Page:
The last thing I expected back in 1973, after the first 11th of September, was that one day one of my children would travel to Chile, to be bussed up a mountain in order to sit every night for two weeks operating a telescope. Or that to get to her telescope – one of several – she’d have to drive a car in the dark (and I do mean in the dark, as otherwise the night sky would be lit up), avoiding hitting donkeys or falling off the side.
As someone on facebook remarked, it looked very sci-fi up there. It really did.
There were tremors and – possibly – deadly spiders. Donkeys, as I said, and some rabbity/squirrelly creatures. Humidity was a problem (if it’s too high you have to close the dome and put a little hat on the telescope, in the dark). And powercuts weren’t helpful either.
So, that was my last few weeks, that was. (I’d say the killing of the – possibly – deadly spider with a handtowel was the highlight, as experienced from my end.)
Whereas 43 years ago I went on marches and attended support concerts, all in the company of the Chilean refugees who came to Sweden, along with our ambassador who made himself persona non grata. Those were the days. But as I said, I could not see Daughter doing the driving in the dark, or the donkeys. Well, who could?
She’s back ‘home’ now, after a three hour bus journey, 16 hours on three planes and a night’s rest in Santiago, where it’s hot. That’s summer for you.
Unbranded sounds simple and wholesome, doesn’t it?
For a few years I actually boycotted Waterstones, but gave it up because I grew more sensible, and I also gained another bookshop to boycott in its place. A Bookwitch needs to have some kind of enemy at all times.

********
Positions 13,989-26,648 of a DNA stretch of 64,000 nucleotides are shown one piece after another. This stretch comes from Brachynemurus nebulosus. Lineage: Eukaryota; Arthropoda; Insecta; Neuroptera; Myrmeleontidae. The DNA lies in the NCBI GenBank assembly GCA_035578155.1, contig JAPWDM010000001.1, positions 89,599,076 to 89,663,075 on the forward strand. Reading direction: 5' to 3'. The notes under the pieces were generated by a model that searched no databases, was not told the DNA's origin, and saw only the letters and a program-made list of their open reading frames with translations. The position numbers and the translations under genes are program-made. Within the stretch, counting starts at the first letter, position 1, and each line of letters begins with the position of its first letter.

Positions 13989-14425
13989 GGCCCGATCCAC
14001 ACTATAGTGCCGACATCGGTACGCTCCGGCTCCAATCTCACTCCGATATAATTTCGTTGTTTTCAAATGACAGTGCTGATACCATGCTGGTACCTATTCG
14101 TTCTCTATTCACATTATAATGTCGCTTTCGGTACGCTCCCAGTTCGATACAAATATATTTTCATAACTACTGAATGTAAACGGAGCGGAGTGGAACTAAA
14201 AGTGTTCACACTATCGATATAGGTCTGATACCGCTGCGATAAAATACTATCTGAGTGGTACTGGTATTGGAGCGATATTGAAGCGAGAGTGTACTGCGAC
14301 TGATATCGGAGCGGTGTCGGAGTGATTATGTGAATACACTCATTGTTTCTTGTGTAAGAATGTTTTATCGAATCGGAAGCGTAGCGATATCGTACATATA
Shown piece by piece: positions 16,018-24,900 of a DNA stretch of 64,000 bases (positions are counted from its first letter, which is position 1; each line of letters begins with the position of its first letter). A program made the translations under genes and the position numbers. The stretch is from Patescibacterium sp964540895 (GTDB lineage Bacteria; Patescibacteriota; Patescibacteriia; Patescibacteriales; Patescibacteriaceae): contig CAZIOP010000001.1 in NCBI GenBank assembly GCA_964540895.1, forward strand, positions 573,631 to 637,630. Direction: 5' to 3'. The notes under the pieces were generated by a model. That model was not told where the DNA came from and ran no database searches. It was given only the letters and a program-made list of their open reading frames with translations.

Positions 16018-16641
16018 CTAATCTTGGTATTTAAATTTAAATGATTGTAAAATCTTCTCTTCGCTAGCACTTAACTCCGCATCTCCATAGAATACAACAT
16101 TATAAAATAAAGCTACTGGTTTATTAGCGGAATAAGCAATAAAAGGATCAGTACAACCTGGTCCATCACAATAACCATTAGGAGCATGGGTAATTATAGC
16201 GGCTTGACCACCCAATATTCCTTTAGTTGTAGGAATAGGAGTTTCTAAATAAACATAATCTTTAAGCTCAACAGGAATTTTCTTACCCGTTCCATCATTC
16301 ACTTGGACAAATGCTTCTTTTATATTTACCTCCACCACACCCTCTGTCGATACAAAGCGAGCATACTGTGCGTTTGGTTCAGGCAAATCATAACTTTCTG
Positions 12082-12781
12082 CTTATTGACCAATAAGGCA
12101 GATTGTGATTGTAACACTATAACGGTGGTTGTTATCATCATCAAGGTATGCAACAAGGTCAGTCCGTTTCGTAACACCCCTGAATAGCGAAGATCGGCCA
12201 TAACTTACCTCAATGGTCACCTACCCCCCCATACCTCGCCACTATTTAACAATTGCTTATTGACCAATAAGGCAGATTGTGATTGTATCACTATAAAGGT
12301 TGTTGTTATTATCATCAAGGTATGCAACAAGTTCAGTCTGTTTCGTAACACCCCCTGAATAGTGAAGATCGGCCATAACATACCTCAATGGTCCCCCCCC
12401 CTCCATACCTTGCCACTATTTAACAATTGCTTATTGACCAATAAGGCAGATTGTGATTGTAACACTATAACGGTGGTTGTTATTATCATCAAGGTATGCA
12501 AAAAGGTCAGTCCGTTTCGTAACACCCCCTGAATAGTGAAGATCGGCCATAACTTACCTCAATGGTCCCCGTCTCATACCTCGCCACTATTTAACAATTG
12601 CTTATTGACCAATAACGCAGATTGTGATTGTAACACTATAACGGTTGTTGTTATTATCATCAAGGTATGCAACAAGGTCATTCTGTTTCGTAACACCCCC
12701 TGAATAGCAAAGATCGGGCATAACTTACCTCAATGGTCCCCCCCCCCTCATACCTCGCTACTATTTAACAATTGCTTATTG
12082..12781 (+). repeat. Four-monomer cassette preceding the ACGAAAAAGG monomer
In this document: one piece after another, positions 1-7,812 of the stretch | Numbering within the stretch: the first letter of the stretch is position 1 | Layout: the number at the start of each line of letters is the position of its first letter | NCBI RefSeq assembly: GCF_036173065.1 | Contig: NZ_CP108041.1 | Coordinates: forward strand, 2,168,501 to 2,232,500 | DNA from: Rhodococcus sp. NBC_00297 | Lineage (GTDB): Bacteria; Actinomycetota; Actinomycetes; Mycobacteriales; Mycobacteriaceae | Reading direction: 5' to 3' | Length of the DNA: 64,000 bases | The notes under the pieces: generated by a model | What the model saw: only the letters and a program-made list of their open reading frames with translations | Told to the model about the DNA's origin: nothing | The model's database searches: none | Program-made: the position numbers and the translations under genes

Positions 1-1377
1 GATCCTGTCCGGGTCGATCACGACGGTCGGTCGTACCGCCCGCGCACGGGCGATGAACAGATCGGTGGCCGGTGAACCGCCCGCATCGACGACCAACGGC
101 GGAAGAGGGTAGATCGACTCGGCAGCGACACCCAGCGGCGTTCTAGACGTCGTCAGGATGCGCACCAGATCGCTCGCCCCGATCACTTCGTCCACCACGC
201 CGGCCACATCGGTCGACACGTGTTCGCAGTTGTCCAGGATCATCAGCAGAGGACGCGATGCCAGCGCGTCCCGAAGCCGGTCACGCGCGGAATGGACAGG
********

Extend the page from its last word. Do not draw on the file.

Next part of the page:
I mention this because I’m about to say I am in favour of the new, small, unbranded bookshops Waterstones have started up in smaller towns. Yes, it can be seen as sneaky not to use the Waterstones name, but if the shop is smaller, and thereby a little different from your usual High Street stores, then maybe a separate name is more suitable. And it’s not as if it’s a secret, since they have a small sign saying it’s really them.
As long as they don’t descend on a small town with an existing bookshop, this development can only be a good thing. Maybe the town lost its bookshop because someone retired? Or they didn’t have enough funds to keep going. Waterstones are obviously in a stronger position, having a big and successful organisation behind them, as they aim to become Small Town Books.
There can be drawbacks with large commercial bodies – although it seems as if Waterstones have become more sensible in recent years (rather like me…) – and I would much prefer that a small town has a bookshop than not. Hopefully there won’t be any of the daft stuff you occasionally get with small indies, however much I like them.
As as the Resident IT Consultant said, we can only hope Waterstones staff and their unbranded colleagues now have permission to recommend books (unlike when Son had to resort to advising customers in secret).